Wednesday, January 30, 2013

kansas day dinner!

We Kansans are a funny bunch.  My husband picked up on it right away when we met, noting that he'd never met someone who knew so much about the history and customs of her particular state.  Part of it has to do with our war-torn genesis into statehood, which centered in the area around my hometown.  Part of it has to do with being derided as a "flyover state," with little to offer the nation in terms of culture.  Part of it was the fact that our state mandated a month of Kansas history every January in the schools, so each year we learned about Kansas history, geography, foods, indigenous animals and plants, and more.  I can tell you without using Google that our state bird is the meadowlark, state flower is the sunflower, state motto is ad astra per aspera, state insect is the honeybee, state reptile is the barred salamander, and that our primary crop is wheat.

No matter how long I live away from Kansas, I don't think I will ever be able to say that I'm "from" somewhere else.  It's too far back in my blood - at least five generations.  And Vicki is a Jayhawker, too!  Even if she never remembers Topeka, where she was born, she can claim the title of a native-born Kansan.

The reason Kansas history centered on January is because January 29 is Kansas Day.  This commemorates the day that Kansas finally joined the union, as a free state, in 1861 (my elementary school was named Centennial because it opened on 1/29/1961 - the Centennial of Kansas Day).  Walking around my hometown, you might actually hear people wishing one another a happy Kansas Day.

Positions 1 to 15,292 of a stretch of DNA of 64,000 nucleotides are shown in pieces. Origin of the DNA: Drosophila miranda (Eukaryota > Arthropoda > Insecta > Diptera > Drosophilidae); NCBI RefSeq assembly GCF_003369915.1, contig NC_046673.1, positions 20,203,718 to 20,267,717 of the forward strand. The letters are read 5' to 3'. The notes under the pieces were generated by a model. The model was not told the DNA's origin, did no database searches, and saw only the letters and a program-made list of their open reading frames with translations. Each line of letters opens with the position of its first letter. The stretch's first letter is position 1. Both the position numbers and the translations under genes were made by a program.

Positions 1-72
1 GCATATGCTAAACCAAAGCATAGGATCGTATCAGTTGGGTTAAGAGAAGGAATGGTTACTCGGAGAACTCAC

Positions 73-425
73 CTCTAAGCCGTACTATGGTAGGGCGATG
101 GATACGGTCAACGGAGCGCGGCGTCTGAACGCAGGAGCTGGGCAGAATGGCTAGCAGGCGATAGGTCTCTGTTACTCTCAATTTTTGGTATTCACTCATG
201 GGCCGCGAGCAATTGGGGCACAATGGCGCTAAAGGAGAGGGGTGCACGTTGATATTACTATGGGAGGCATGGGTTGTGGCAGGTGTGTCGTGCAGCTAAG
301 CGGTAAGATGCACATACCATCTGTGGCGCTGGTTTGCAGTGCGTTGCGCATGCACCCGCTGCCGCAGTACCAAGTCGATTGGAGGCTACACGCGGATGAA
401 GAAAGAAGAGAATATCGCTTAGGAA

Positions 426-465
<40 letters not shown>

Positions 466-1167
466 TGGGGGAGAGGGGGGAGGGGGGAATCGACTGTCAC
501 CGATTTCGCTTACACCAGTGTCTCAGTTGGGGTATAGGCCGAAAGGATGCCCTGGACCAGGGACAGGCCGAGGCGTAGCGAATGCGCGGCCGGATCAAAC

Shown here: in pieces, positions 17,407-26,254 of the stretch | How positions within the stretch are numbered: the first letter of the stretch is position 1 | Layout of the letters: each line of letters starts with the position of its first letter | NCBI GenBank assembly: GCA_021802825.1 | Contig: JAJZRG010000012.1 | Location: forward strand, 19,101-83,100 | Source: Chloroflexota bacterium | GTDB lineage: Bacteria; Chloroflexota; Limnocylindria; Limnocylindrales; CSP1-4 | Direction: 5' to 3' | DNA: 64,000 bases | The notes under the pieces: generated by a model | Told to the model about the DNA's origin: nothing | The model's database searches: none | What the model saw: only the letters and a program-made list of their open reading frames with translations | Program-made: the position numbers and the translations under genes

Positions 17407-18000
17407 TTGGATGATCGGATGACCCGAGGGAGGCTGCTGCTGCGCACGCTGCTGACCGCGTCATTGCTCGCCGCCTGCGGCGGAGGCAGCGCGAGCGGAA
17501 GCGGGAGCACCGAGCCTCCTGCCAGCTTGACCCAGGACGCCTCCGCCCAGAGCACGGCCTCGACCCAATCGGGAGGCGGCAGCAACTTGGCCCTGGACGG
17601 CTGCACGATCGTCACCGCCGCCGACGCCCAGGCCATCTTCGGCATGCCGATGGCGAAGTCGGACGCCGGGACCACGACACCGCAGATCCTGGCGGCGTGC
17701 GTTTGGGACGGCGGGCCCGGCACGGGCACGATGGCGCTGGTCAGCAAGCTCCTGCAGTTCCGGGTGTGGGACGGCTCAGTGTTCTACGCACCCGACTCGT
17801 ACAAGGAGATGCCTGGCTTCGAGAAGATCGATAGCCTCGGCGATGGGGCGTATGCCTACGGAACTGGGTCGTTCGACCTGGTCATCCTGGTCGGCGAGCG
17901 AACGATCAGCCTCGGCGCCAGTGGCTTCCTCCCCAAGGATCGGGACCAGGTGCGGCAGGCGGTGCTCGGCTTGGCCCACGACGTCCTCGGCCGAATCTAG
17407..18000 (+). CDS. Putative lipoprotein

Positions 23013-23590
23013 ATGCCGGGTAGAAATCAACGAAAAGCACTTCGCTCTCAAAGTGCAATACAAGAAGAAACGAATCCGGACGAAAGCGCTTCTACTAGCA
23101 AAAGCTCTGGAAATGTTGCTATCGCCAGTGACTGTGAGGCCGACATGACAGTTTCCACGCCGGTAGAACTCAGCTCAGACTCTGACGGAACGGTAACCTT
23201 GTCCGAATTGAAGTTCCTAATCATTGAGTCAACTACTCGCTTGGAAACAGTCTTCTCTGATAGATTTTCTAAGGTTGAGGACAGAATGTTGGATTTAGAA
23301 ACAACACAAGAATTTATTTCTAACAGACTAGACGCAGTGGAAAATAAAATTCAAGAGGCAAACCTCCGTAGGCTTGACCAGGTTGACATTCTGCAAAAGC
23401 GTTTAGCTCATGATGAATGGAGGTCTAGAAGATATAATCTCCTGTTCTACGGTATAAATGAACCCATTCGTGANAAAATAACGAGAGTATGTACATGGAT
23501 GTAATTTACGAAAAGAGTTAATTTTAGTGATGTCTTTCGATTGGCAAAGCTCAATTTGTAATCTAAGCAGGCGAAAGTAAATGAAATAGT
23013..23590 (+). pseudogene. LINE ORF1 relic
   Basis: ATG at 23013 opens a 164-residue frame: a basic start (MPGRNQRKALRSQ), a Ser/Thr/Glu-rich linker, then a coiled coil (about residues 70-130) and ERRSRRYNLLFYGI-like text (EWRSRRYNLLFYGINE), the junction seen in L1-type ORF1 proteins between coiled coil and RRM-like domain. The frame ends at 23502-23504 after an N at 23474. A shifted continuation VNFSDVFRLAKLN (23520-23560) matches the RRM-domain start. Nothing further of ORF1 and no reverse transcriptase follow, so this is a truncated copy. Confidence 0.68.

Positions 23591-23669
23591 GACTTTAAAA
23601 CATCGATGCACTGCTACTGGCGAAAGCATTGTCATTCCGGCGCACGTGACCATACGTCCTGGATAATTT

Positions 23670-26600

I decided we needed to celebrate.  On Tuesday, the 29th, we had a Kansas Day dinner.  I served:

Buffalo Burgers and fixings (okay, okay - they were going to be buffalo, but that is surprisingly hard to find around here!  It would have meant a crosstown trip to Whole Foods at 12.99/lb.  No thanks!  I served beef)

Buns made of wheat flour

Oven fries with honey mustard to dip

Sunflower seed cookies

All the bolded foods are parts of Kansas agriculture and history.  We had a little crowd of Kansans over and talked geography, history, and just shared our wholesome Midwestern values.  It was lovely.

Sidenote:  Ugh, pregnant fat face + foregrounding myself.  The worst.

This may all sound like a fun and silly idea for a theme party - which it was - but it was also really important for me.  Moving away from Kansas felt like a betrayal of my ancestors and my history, and I wanted to commemorate our special day.  I was talking this over with my Grandpa Louis, who made the very valid point that the Reeves family came from England to Long Island, moved to Kentucky/Tennessee, and then only made the trip to Kansas in the mid-1800s.  So, really - I'm back where my people came from now!

Tuesday, January 29, 2013

guest post: a mother's story

Many of you know that my mother died when I was 19.  She was first diagnosed with cancer when I was 11.  During that time, chronic illness became another member of our family.  Because Mom and my stepdad Mark were so frequently gone for treatment and doctor's visits, I developed independence and self-care way beyond my years.  In that way, I am grateful for what cancer did to my family.

I was approached by Heather, a reader who asked if she could share her story.  She struggled with a diagnosis of mesothelioma shortly after her daughter's birth.  I cannot imagine the pain that goes along with such a story.

Find Heather's story below, along with a picture of her beautiful family.  What a blessing that she is here to share it.  Contact me if you would like her email.

A Mother's Story

At some point in just about everyone's life they will find a time when they absolutely need to rely on their family and loved ones to help them through a tough time. Mine came when I was a new mother of my 3 and ½ month old daughter, Lily. When Lily was born, our family and friends surrounded us with love. My husband, Lily and I were so happy in those first few months of her life. We never could have been prepared for the storm that was about to hit.